Charbonneau lived with the Hidatsas, in their cluster of substantial earthen lodges along the mouth of the Knife, and had just returned from a hunting trip with them when he met Lewis and Clark. He said he wanted to hear about the captains' meeting a few days earlier with the chiefs of the five Mandan and Hidatsa villages. He also offered his services as an interpreter. Nothing was put in writing, but the offer was accepted. Charbonneau became a provisional member of the Corps of Volunteers of Northwest Discovery.
The new interpreter was at least three years older than Clark, seven years older than Lewis and ten years older than most members of the Corps, and he had a pregnant wife. But the prospect of a journey into the unknown at his time of life did not faze him. Toussaint Charbonneau was eager to go. His pay would be twenty-five dollars a month, the same as that of George Drouillard, an experienced Missouri frontiersman who months earlier had been hired as an interpreter and hunter. The monthly pay of interpreters was three to five times that of the other members of the Corps. They ate with the captains, just as interpreters dined at the table with the bourgeois, or head man, and his clerks at fur trading posts.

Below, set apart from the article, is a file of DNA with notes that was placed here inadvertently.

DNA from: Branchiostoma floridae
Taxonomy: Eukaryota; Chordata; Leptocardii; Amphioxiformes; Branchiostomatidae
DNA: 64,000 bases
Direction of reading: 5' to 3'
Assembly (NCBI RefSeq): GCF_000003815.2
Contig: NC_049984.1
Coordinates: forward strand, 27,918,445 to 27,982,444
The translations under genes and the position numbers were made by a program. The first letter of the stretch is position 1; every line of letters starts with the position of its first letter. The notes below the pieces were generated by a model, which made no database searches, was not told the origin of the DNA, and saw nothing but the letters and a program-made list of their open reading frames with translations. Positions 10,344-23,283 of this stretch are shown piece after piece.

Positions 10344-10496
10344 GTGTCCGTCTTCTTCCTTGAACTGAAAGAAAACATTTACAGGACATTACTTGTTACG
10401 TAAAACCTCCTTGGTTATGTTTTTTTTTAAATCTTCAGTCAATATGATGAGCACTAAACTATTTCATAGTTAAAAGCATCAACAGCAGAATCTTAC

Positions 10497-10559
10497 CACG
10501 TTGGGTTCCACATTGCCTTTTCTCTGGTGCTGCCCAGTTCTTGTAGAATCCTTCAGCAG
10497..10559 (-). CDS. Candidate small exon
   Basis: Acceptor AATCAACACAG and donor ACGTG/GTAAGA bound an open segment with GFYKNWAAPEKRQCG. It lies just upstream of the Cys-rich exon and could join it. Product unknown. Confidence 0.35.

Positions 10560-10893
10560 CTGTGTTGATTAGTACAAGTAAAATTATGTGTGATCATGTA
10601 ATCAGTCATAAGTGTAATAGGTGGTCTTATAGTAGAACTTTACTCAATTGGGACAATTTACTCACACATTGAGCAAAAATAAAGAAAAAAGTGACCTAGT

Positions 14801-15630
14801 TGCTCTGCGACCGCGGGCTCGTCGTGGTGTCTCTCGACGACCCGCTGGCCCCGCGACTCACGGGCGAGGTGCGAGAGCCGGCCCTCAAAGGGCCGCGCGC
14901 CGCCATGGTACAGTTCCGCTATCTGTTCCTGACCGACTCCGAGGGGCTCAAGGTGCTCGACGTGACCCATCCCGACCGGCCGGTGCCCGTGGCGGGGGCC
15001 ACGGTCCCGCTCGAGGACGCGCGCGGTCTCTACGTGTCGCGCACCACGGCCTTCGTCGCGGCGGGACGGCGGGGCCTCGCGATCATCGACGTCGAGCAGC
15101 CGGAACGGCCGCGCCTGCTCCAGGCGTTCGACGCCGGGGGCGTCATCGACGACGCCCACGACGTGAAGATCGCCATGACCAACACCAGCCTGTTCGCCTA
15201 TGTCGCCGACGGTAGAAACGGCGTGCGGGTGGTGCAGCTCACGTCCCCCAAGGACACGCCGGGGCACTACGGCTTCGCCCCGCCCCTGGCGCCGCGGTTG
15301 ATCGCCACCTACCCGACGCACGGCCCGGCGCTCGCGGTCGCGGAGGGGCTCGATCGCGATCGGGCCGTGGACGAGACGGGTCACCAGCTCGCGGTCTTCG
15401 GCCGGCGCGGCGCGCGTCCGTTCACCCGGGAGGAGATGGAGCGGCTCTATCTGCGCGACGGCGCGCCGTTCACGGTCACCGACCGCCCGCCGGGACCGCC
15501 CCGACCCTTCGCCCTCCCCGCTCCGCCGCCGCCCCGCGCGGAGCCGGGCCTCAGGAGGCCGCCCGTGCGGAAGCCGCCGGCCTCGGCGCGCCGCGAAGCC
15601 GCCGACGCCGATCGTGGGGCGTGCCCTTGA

In addition to his skill with the Hidatsa language, Charbonneau offered to bring one of his two Indian wives along on the expedition to serve as an interpreter with the Shoshone, or Snake, Indians whom they would meet later. They would be "interpreter and interpretress," said Clark. The name of the interpretress was Sacagawea. Private Joseph Whitehouse said she was "employed" as an interpreter, but records do not show that she was paid. Sacagawea was not present when Charbonneau met with the two captains. She made her appearance a week later, bringing buffalo robes for the officers. These arrangements brought together four diverse individuals whose names would forever be linked with the historic journey to the Pacific Ocean and back.